John Eastman, the chairman of the National Organization for
Marriage (NOM), has knocked a recent ruling ordering Ohio officials
to recognize the marriage of a gay couple.
The ruling, handed down by a federal judge, granted James
Obergefell and John Arthur of Cincinnati a temporary injunction to
allow Arthur, who is bedridden from Lou Gehrig's Disease and
receiving hospice care, to be listed as married on his death
certificate, with Obergefell listed as his surviving spouse.
gay man's final wish: To marry his partner.)
The judge in the case drew on a recent Supreme Court decision
which struck down the Defense of Marriage Act (DOMA) as
Al Gerhardstein, the couple's attorney, told NPR that that the
Ohio ruling is likely to have a ripple effect throughout the nation.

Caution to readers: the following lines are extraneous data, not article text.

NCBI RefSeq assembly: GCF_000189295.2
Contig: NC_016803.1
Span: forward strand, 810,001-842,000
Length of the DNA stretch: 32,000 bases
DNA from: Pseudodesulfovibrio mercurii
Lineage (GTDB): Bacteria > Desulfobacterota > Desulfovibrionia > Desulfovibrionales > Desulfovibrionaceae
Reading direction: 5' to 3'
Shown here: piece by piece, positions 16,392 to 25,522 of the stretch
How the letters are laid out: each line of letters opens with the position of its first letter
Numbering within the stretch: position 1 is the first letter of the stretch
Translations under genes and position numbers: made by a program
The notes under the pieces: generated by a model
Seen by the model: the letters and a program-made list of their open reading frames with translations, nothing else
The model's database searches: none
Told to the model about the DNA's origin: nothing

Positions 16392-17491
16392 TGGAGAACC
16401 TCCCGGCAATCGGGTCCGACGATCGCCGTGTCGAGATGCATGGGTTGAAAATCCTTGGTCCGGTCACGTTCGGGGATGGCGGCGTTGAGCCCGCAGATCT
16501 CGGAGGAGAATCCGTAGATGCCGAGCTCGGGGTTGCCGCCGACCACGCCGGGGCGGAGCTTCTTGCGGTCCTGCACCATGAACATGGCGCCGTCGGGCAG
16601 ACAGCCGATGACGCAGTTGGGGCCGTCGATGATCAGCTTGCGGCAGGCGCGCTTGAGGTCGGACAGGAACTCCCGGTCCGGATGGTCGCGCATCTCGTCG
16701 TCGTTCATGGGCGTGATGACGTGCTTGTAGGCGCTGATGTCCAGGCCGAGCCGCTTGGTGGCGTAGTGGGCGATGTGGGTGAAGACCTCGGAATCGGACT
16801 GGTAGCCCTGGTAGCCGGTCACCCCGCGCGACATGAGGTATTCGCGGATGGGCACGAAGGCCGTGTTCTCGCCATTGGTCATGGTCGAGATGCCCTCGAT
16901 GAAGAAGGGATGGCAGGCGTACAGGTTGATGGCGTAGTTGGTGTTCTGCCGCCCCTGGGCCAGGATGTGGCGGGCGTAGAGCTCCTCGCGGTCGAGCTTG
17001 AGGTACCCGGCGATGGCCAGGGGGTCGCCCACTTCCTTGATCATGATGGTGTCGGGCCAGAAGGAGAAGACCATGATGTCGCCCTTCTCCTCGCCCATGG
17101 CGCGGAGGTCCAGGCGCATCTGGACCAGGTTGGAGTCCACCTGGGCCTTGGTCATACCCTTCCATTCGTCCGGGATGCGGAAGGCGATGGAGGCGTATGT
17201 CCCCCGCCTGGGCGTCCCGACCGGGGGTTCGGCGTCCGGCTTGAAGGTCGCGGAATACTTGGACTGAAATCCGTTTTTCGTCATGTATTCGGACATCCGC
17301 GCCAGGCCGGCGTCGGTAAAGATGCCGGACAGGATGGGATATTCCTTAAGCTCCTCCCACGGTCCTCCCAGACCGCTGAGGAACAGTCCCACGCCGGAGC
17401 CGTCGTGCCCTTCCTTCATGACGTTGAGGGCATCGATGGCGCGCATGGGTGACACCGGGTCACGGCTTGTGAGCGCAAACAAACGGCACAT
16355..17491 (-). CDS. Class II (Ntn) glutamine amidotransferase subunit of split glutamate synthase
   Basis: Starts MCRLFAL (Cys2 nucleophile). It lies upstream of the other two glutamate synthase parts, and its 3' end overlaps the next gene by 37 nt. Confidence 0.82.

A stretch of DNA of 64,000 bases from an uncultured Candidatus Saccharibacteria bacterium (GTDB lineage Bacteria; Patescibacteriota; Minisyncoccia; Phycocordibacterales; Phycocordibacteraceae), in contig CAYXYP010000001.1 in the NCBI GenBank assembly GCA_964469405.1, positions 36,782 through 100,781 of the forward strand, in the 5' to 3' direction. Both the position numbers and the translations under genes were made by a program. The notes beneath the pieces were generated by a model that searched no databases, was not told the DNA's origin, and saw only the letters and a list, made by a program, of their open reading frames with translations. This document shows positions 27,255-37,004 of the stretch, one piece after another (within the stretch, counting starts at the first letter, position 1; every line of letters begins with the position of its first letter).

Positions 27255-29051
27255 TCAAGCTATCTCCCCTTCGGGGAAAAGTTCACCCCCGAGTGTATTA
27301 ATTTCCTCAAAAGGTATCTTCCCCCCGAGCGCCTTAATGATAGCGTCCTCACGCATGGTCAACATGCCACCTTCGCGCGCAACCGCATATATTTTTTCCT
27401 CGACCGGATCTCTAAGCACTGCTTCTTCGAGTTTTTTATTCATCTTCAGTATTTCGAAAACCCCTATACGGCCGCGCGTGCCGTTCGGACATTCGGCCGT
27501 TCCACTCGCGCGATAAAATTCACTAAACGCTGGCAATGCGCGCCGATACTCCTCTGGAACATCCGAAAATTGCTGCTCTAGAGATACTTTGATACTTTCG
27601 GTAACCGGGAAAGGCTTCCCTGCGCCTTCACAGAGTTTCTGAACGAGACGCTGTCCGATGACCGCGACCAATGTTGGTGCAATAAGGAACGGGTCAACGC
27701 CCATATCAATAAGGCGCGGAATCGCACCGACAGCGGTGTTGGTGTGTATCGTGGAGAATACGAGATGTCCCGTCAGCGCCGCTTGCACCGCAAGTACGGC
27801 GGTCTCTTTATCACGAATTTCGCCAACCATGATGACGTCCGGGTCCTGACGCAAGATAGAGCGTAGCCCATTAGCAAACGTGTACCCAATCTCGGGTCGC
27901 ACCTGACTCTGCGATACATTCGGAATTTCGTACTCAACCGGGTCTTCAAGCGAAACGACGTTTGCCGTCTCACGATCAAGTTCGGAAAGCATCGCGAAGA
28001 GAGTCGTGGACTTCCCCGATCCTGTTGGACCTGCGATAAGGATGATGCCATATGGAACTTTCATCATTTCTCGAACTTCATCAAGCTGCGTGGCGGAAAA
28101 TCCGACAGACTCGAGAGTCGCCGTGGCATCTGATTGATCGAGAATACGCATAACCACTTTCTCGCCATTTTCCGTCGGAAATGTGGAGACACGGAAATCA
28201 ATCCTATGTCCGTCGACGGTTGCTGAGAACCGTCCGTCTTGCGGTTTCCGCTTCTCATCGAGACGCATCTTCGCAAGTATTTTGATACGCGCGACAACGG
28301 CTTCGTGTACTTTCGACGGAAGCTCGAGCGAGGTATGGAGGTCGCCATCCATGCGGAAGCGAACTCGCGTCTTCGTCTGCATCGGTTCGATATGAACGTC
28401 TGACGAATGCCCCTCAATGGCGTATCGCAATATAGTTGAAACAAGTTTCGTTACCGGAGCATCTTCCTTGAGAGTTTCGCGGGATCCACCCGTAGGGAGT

“I suspect there will be lots of places where same-sex couples
can make this same argument,” said Gerhardstein. “So no state
ultimately may be free of this legal reasoning.”
Eastman reiterated a favorite claim of opponents, that the Supreme
Court said that the states get to decide the issue. In the challenge
to California's Proposition 8, the court said that interveners did
not have legal standing to defend the law, which paved the way for a
lower court's ruling to knock down the state's constitutional
amendment approved in 2008 that limited marriage to a heterosexual
union. The justices neither ruled on the amendment nor upheld it.
“The Supreme Court said that the states are supposed to be the
primary place where marriage policy is set,” Eastman said. “And
this judge has just replaced Ohio's policy with his own.
Eastman was also quoted as saying that the Ohio ruling “flies in
the face of the U.S. Supreme Court ruling and will be ultimately